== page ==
Saturday, July 2, 2011

The "Me" Monster


Whether you’re a man or a woman, wealthy or scraping by, a minister or lay person, chances are you struggle with one sneaky vice.  You look out for Number One.  Maybe a little too much.
  
I say sneaky, because we don’t like to think of ourselves as selfish, particularly if we’re known to be generous with our money or even our time.  But as followers of Christ, as those who have voluntarily signed up to be “slaves to righteousness” (Rom. 6:18), as those who admit that their lives are “not their own” (1 Cor. 6:19-20), we need to come face to face with our tendency to feed the Me Monster.

You know how marriage, it is said, is like holding up a mirror to yourself?  You’re unaware of all your flaws until your new spouse is kind enough to point them out?

Well, there is something else out there like marriage.  It’s called adoption.  As soon as our minds drift to the possibility of our family adopting a child, a lot of gunk enters there—gunk that proves that we’re looking out for ourselves first.

The problem is, there’s a lot of good common sense that helps justify how we’re thinking, like, “I need to think about my family first,” and “We need to be careful not to live above our means,” and “If I decide we’ll adopt, how will I put the other children through college?”

Gallant.  Even responsible.  But no matter how much “sense” our rationalization makes, it’s all done in vain if we don’t ask ourselves one simple question:

“What does GOD want in my life and in the life of my family?”

If we lived purely by our common sense and how we THINK God wants us to live, then Abraham never would’ve taken Isaac up that mountain with a knife in his hand.  Abraham knew murder was a sin.  And surely God wouldn’t ask him to do that.

I’m not asking that we circumvent Scripture until we hear some audible voice from the clouds.  I’m suggesting we—particularly we men—understand Scripture in its totality, in its context.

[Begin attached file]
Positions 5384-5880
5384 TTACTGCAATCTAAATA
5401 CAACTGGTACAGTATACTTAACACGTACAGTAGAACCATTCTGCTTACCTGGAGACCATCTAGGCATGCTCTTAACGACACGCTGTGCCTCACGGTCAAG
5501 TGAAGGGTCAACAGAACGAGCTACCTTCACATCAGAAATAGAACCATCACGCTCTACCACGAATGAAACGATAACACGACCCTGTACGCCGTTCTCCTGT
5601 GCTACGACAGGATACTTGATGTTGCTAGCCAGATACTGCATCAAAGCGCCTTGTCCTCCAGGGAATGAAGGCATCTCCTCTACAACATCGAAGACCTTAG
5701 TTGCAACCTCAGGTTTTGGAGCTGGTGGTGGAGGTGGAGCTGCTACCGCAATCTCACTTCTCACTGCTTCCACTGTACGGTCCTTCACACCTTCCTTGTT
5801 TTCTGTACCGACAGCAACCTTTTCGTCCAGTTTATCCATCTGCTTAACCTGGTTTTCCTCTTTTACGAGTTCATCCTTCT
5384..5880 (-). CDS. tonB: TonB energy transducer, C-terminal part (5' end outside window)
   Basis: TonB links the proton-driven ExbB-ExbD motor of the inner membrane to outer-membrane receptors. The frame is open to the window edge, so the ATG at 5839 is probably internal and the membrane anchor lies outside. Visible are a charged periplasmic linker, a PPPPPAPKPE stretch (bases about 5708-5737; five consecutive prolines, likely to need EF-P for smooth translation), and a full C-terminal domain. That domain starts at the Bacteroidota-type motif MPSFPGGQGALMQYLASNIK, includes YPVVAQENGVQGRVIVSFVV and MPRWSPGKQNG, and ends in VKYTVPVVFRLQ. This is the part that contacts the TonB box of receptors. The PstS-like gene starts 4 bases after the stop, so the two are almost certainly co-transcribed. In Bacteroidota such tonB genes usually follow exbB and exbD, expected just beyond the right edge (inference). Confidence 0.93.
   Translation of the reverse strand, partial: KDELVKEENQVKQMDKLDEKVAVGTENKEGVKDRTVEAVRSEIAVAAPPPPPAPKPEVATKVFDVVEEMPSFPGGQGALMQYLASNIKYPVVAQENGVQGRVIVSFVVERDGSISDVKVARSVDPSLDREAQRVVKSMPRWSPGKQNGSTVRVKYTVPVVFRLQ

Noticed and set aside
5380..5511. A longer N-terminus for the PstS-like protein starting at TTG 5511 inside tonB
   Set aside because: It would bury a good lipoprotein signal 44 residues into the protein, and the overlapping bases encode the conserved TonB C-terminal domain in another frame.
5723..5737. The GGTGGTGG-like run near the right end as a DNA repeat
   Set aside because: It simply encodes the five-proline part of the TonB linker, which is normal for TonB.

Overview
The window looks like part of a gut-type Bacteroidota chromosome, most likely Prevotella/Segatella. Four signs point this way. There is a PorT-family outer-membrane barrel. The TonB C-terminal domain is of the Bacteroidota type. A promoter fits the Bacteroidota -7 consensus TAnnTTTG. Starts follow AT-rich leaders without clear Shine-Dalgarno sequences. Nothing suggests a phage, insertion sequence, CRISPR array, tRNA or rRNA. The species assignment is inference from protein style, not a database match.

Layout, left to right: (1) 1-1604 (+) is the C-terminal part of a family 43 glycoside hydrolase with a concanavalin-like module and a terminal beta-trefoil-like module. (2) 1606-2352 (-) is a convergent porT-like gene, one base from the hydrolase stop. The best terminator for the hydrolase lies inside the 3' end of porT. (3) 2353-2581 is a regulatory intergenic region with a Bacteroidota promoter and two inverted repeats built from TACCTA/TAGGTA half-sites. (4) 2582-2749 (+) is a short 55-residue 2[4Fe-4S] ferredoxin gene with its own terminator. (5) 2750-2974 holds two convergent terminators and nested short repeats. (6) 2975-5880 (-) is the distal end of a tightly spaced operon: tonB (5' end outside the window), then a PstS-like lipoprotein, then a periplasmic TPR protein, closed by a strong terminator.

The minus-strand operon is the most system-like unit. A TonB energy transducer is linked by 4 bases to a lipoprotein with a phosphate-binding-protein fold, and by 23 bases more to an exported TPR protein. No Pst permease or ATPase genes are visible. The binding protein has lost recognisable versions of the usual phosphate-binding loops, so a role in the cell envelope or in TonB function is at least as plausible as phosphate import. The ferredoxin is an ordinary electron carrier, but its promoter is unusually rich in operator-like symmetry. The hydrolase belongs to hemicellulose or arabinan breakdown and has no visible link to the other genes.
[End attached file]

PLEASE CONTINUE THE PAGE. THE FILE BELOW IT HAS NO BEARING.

We can quote 1 Timothy 5:8—“Anyone who does not provide for their relatives, and especially for their own household, has denied the faith and is worse than an unbeliever”—to prove that, as the head of the house, I have this grave responsibility.  But if we read that passage in context, Paul is saying we have a responsibility to care for the needs of our parents and grandparents, especially if they’re widows!  And we all know how God feels about widows and orphans.

How do we do that if don’t have the money to do it?  Well, to God, that doesn’t matter!  It’s a command regardless.  It’s as if He expects us to TRUST Him with how He’s going to provide.

You see, we are not ever to question the “how.”  But we are ALWAYS to consider the “Who.”

Our Christian life started with God and will end with God, but we tend to forget that all the time in between, we must rely on God.  The key is to WANT TO know what God is telling us, to hear what He’s saying, then to be obedient and to follow through with it, no matter what the cost is to “me.”

3 comments:

  1. Oh so true, and Oh so hard to let go and let God....

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  2. Needed to hear that! Thank you!

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  3. Ah, yes, ME! It's a struggle some days to get myself out of the way and let God have His way. This post is a great reminder to recommit to full surrender to Him. I love this part: "You see, we are not ever to question the “how.” But we are ALWAYS to consider the “Who.”" So well said. If we can keep God first and foremost in our thoughts and actions, the ME of it all stays out of the way!

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